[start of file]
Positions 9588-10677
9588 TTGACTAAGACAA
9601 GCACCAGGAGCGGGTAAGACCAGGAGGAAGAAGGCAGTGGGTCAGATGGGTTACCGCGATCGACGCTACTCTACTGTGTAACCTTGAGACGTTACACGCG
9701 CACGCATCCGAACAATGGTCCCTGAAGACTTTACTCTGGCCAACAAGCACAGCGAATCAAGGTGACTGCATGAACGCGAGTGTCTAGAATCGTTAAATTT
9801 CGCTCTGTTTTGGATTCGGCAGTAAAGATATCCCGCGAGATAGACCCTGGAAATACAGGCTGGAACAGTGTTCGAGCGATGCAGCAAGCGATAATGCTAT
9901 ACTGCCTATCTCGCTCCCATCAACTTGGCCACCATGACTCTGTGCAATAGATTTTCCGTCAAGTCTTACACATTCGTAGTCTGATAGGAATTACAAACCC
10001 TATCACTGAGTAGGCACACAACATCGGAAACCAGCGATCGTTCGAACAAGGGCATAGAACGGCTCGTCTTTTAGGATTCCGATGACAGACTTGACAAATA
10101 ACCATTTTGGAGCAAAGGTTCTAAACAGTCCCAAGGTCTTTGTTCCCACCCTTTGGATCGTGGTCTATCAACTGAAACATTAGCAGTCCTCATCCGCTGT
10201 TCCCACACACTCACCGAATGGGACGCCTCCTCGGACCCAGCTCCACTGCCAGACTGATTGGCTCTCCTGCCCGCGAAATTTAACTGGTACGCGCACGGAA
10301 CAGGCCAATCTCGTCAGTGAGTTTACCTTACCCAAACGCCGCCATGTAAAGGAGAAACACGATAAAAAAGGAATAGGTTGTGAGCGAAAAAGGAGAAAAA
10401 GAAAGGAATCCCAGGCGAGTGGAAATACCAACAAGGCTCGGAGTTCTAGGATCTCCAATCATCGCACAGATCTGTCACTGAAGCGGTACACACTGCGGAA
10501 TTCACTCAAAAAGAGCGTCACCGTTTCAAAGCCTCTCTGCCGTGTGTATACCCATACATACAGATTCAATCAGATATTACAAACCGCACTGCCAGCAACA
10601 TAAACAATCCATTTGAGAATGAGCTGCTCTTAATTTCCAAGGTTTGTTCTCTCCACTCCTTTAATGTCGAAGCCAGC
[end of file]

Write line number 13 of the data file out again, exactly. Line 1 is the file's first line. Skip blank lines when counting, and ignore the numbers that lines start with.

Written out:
10601 TAAACAATCCATTTGAGAATGAGCTGCTCTTAATTTCCAAGGTTTGTTCTCTCCACTCCTTTAATGTCGAAGCCAGC